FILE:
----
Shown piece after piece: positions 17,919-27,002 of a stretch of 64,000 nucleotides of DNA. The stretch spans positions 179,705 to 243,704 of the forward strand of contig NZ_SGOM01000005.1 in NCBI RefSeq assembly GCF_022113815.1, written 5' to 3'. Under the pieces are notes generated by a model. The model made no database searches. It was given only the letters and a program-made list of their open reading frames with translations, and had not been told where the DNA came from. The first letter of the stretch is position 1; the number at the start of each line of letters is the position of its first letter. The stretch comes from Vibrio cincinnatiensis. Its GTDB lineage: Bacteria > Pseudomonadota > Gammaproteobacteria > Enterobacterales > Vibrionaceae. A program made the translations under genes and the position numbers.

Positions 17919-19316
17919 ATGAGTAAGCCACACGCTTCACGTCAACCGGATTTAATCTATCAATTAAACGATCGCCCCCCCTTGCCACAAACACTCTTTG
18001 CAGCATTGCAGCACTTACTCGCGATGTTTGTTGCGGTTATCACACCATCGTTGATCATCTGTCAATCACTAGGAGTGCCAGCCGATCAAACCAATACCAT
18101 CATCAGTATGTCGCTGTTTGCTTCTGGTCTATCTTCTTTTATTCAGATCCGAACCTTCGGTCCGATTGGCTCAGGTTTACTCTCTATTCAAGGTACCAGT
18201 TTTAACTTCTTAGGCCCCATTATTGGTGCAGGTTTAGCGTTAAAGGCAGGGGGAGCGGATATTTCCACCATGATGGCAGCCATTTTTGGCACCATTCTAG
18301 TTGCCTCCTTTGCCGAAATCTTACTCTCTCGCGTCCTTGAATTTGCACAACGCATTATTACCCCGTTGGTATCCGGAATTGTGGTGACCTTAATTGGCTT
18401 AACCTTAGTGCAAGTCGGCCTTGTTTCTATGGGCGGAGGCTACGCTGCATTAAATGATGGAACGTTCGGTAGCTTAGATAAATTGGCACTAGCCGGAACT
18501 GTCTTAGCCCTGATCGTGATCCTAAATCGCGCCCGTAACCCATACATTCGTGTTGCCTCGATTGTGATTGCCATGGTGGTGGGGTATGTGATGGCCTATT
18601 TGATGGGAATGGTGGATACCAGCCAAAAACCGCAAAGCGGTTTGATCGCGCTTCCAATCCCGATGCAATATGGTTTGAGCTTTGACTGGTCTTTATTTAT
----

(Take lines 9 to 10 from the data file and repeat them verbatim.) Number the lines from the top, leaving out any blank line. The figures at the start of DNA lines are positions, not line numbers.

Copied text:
18501 GTCTTAGCCCTGATCGTGATCCTAAATCGCGCCCGTAACCCATACATTCGTGTTGCCTCGATTGTGATTGCCATGGTGGTGGGGTATGTGATGGCCTATT
18601 TGATGGGAATGGTGGATACCAGCCAAAAACCGCAAAGCGGTTTGATCGCGCTTCCAATCCCGATGCAATATGGTTTGAGCTTTGACTGGTCTTTATTTAT